an awkward, stupid person; clumsy, ill-mannered boor; oaf.
verb (used with object)
to flout; treat with contempt; scorn.
verb (used with or without object)
to bend, stoop, or bow, especially in respect or courtesy.
a crude or oafish person; boor
(intransitive) (archaic) to bow or stoop
1540s, “awkward fellow, clown, bumpkin,” perhaps from a dialectal survival of Middle English louten (v.) “bow down” (c.1300), from Old English lutan “bow low,” from Proto-Germanic *lut- “to bow, bend, stoop” (cf. Old Norse lutr “stooping,” which might also be the source of the modern English word), from PIE *leud- “to lurk” (cf. Gothic luton “to deceive,” Old English lot “deceit), also “to be small” (see little). Non-Germanic cognates probably include Lithuanian liudeti “to mourn;” Old Church Slavonic luditi “to deceive,” ludu “foolish.” Sense of “cad” is first attested 1857 in British schoolboy slang.
- Loud and clear
Easily audible and understandable. For example, They told us, loud and clear, what to do in an emergency, or You needn’t repeat it—I hear you loud and clear. This expression gained currency in the military during World War II to acknowledge radio messages ( I read you loud and clear) although it originated in the […]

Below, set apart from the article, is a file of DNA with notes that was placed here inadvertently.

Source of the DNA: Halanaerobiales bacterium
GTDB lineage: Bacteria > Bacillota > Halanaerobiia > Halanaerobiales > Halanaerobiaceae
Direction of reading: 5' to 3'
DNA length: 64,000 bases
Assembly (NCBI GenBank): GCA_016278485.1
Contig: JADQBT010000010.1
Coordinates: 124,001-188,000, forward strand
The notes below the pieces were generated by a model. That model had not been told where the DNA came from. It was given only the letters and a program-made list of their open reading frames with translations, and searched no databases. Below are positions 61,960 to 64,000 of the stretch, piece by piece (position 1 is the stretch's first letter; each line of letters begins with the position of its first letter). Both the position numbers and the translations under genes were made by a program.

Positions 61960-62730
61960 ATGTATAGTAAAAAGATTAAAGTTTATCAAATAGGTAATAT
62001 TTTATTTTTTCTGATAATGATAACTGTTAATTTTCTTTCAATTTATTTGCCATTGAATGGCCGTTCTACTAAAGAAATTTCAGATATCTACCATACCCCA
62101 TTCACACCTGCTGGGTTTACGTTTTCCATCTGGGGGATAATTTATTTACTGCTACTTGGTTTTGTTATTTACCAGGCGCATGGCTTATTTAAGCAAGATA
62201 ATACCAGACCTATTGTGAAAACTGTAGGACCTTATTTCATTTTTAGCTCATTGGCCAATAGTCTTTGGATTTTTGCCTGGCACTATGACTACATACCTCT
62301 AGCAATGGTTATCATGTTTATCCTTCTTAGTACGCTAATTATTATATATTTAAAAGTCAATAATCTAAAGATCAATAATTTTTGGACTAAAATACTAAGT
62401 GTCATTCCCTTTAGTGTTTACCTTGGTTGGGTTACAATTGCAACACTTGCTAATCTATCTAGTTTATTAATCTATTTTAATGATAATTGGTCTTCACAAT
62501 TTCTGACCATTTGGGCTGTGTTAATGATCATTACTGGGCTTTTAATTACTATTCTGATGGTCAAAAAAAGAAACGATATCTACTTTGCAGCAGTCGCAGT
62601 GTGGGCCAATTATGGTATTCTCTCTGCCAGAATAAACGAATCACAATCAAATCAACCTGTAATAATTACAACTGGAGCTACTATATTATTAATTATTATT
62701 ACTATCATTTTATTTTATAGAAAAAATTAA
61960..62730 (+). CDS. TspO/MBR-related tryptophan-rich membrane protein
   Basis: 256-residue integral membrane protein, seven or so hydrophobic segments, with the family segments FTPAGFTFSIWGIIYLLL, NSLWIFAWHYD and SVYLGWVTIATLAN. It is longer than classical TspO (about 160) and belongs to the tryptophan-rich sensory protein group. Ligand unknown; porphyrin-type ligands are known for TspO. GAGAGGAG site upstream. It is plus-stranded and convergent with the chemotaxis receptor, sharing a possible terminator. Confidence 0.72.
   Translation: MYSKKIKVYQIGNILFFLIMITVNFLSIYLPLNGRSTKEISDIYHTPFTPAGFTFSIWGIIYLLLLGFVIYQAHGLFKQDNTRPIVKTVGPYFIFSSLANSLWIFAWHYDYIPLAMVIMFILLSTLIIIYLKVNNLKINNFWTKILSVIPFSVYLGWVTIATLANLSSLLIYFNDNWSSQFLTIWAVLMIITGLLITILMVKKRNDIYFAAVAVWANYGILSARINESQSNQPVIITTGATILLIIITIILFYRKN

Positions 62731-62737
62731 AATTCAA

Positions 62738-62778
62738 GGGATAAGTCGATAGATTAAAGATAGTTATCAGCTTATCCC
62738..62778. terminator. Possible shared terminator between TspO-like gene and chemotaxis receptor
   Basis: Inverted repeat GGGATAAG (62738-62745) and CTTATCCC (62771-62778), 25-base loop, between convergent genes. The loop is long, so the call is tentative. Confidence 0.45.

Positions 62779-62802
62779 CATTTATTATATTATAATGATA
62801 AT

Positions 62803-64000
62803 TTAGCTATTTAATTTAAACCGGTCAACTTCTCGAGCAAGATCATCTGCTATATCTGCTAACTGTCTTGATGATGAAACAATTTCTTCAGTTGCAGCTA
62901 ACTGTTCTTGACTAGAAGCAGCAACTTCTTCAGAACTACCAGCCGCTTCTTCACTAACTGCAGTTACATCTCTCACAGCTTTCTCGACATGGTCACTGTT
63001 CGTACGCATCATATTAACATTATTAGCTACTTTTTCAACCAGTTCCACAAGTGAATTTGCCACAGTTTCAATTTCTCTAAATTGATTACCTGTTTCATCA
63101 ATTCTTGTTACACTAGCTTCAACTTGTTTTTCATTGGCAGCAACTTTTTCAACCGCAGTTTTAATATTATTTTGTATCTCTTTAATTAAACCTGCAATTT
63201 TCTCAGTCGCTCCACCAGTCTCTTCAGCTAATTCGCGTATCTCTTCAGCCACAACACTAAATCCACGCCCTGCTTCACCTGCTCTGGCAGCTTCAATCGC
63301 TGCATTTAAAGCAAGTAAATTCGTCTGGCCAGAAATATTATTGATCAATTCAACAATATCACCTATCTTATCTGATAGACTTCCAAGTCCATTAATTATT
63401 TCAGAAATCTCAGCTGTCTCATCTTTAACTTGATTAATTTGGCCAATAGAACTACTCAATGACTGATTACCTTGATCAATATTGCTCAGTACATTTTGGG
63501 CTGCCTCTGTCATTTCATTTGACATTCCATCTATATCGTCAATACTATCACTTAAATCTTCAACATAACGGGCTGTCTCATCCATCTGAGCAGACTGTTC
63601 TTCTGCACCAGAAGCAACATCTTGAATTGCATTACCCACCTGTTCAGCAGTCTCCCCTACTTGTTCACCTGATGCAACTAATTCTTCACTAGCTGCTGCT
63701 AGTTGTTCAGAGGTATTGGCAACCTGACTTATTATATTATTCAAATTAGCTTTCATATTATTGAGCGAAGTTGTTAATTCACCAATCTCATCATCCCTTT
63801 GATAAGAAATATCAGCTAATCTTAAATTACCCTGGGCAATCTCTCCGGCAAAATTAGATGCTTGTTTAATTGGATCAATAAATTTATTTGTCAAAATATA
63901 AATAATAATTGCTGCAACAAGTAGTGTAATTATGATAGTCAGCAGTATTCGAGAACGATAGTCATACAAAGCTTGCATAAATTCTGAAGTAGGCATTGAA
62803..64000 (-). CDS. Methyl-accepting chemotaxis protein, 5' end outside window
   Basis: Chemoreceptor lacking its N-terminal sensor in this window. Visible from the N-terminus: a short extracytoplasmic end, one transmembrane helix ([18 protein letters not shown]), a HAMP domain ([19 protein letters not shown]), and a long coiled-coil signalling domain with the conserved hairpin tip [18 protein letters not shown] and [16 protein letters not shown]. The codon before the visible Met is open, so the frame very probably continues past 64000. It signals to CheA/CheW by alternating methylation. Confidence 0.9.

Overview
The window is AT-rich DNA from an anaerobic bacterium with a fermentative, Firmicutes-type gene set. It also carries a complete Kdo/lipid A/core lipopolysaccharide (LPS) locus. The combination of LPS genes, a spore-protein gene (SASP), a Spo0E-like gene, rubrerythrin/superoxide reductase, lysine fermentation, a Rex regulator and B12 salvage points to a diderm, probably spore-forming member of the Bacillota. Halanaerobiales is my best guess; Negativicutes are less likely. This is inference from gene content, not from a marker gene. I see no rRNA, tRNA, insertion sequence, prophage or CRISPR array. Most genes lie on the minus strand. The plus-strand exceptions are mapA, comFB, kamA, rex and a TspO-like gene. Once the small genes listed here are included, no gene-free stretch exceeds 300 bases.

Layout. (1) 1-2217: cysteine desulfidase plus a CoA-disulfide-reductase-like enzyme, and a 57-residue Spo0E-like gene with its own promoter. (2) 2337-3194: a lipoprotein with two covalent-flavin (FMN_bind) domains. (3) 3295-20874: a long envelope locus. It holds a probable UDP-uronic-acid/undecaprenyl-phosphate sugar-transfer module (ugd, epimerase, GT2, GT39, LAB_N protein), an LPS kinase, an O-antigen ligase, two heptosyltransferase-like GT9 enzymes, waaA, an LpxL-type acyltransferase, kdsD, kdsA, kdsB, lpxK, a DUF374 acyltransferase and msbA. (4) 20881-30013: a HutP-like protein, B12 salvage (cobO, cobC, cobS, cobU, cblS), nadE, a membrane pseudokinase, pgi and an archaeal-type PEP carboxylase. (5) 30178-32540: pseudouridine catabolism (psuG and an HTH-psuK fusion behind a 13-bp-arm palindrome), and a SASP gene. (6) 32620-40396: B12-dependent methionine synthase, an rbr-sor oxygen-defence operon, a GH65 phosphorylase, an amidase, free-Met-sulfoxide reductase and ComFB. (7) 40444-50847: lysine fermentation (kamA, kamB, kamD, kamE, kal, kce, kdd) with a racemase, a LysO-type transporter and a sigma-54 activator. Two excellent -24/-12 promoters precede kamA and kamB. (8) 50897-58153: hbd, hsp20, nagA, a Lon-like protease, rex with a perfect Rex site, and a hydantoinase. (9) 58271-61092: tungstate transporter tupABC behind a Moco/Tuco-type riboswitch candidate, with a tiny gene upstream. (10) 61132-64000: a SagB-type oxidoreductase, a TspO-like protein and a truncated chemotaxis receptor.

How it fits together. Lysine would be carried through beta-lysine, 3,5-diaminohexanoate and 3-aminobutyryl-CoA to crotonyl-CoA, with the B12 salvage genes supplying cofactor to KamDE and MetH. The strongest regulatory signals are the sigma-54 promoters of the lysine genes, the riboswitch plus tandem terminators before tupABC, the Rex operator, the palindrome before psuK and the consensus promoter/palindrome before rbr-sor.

[loud] /laʊd/ adjective, louder, loudest. 1. (of sound) strongly audible; having exceptional volume or intensity: loud talking; loud thunder; loud whispers. 2. making, emitting, or uttering strongly audible sounds: a quartet of loud trombones. 3. clamorous, vociferous, or blatant; noisy: a loud party; a loud demonstration. 4. emphatic or insistent: to be loud in one’s […]
[loosh] /luʃ/ adjective 1. dubious; shady; disreputable. /luːʃ/ adjective 1. shifty or disreputable adj. “dubious, disreputable,” 1819, from French louche “squinting,” from Old French lousche, lois (12c.) “cross-eyed, squint-eyed, lop-sided,” from Latin lusca, fem. of luscus “one-eyed,” of unknown origin.
[lwahng-prah-bahng] /ˈlwɑŋ prɑˈbɑŋ/ noun 1. a city in N Laos, on the Mekong River: former royal capital.